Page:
Guyana’s oil gives it competitive edge over Trinidad and Tobago, Suriname – AMI analyst

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Stacked against each other, international investors will tell you that they favour Guyana’s oil prospects over Suriname’s, and even those of legacy producer, Trinidad and Tobago, says energy analyst, Arthur Deakin.

The Director for Americas Market Intelligence (AMI) Energy Practice made this statement as part of a comprehensive case he presented during a virtual seminar recently hosted by the Institute of Commonwealth Studies.

The event considered, among other key subjects, the comparative cases of Trinidad and Tobago, Suriname and Guyana, and the choices and limitations confronting these nations in fulfilling their public commitment to green transitions.

Deakin was specifically asked to address the outlook of the international private sector when considering the Caribbean Community (CARICOM) trio. The analyst categorically stated that Guyana is the top choice for investors for several reasons.

Looking at Trinidad and Tobago, he said the primary concerns for international actors are rooted in the nation’s declining production, sufficiency of replacement reserves to boost the petrochemical and manufacturing industries and the overall mortality of its productive cycle.

Arthur Deakin

“All the signs indicate that Trinidad’s decline is going to continue because new exploration activities are focused on smaller pools of gas and using existing infrastructure that’s already developed offshore Trinidad. The fields are quite mature. So, it doesn’t look like there’s going to be any major findings in the near future,” Deakin pointed out.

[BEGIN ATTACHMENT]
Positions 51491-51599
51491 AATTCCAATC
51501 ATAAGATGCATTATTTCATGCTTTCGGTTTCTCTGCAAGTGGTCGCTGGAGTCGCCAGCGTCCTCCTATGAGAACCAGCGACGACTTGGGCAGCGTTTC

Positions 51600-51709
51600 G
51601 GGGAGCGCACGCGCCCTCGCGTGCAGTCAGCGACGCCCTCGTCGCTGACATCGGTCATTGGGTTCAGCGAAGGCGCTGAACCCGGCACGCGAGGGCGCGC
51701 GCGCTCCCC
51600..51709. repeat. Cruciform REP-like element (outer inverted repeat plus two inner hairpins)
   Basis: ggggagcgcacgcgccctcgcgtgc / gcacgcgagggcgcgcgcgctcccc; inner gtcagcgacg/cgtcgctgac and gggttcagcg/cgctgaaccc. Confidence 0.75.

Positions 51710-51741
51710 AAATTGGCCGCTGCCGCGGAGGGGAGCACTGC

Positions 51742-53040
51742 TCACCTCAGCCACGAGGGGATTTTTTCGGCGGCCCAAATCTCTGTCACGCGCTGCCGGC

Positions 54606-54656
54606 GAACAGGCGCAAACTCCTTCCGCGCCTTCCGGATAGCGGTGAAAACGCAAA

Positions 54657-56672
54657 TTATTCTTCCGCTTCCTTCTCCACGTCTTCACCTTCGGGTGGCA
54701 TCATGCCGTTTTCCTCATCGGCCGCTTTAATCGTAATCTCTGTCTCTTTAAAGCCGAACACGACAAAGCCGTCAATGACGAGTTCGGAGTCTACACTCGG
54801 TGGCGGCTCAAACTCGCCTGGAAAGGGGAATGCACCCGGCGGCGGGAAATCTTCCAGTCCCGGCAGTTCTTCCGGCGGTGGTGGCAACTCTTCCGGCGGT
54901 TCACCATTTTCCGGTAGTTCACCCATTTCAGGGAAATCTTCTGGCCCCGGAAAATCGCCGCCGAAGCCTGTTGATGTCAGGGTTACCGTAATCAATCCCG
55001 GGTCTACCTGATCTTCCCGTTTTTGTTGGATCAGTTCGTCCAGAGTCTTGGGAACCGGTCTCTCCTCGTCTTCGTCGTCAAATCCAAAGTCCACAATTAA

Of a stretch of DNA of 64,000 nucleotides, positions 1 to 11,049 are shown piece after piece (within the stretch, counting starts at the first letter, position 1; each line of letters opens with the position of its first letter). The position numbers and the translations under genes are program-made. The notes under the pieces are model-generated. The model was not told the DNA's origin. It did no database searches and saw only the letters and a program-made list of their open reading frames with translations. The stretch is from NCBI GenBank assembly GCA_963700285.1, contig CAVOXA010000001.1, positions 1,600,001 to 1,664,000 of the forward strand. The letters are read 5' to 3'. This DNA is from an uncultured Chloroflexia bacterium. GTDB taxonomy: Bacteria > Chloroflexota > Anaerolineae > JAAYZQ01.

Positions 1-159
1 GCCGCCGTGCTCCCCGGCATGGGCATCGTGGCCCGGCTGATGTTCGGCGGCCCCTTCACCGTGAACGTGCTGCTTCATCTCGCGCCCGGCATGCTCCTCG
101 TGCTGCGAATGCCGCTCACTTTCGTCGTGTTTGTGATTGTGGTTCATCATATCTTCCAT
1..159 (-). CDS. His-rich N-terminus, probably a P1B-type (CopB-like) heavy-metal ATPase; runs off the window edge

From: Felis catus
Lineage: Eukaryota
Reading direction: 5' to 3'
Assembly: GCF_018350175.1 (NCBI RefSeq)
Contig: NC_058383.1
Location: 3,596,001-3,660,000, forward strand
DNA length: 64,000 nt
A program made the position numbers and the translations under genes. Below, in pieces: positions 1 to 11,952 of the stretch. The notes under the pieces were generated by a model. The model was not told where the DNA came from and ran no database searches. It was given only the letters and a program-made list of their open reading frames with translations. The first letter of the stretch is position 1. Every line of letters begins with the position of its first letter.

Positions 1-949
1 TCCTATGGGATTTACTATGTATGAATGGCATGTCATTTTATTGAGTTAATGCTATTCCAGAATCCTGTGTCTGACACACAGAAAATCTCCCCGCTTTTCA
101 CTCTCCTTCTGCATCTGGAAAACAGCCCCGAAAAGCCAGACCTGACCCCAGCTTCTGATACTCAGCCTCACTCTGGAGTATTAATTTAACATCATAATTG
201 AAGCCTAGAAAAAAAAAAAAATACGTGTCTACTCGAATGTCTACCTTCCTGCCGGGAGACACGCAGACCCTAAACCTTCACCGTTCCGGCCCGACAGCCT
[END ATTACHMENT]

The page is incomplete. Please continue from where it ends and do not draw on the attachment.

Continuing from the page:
He said most of Trinidad’s expectations for sustainability rests with the Calypso field, a conventional gas development slated to start commercial production in 2028. It is operated by BHP and partners.

He added that Trinidad is also hedging its bets on partnerships with Venezuela. The downside here, he noted, is that such a move is dependent on the U.S lifting sanctions on the Spanish-speaking nation in exchange for free and fair elections there. In his eyes, it does not seem as though it will happen.

Even with commitments to renewables, he said Trinidad and Tobago is seeing lacklustre interest since the cost of electricity is heavily subsidised by the government. In light of this, Deakin made the case that there is no economic pull factor for switching, save and except for the climate goals companies would have to meet by 2050.

In the meantime, he said the more than 30 significant discoveries in Guyana’s Stabroek Block continue to take more of the attention away from its CARICOM sister. Deakin commended the Guyana government for putting strategies in place to ensure unprecedented growth in the years to come, as well as setting a conducive environment that attracts further investment in other sectors.

For Suriname, he said the Dutch speaking nation is about five years behind Guyana and one third of the scale, if that much. He said the concerns for investors really stem from the lack of a final investment decision (FID) on Block 58, the nation’s most advanced offshore concession.

He said the FID keeps getting postponed by TotalEnergies, the Block operator.

“First, the decision was going to come out in 2021, then it was postponed to 2022 and now it is 2023. The operator says it is waiting on more data and wants to do more seismic surveys to know what is actually in those blocks,” explained Deakin.

He said however that AMI’s sources on the ground related that TotalEnergies is not entirely sure how this block even fits into their long-term vision for its energy transition strategy. Without this FID, Deakin said all other investments would be delayed and therefore cast a worrying shadow on the exploratory future and interest therein for Suriname.

In the meantime, he said Guyana continues to climb the global totem pole with its high-quality, low-cost oil. He said there is no argument that Guyana is the preferred choice among the three.


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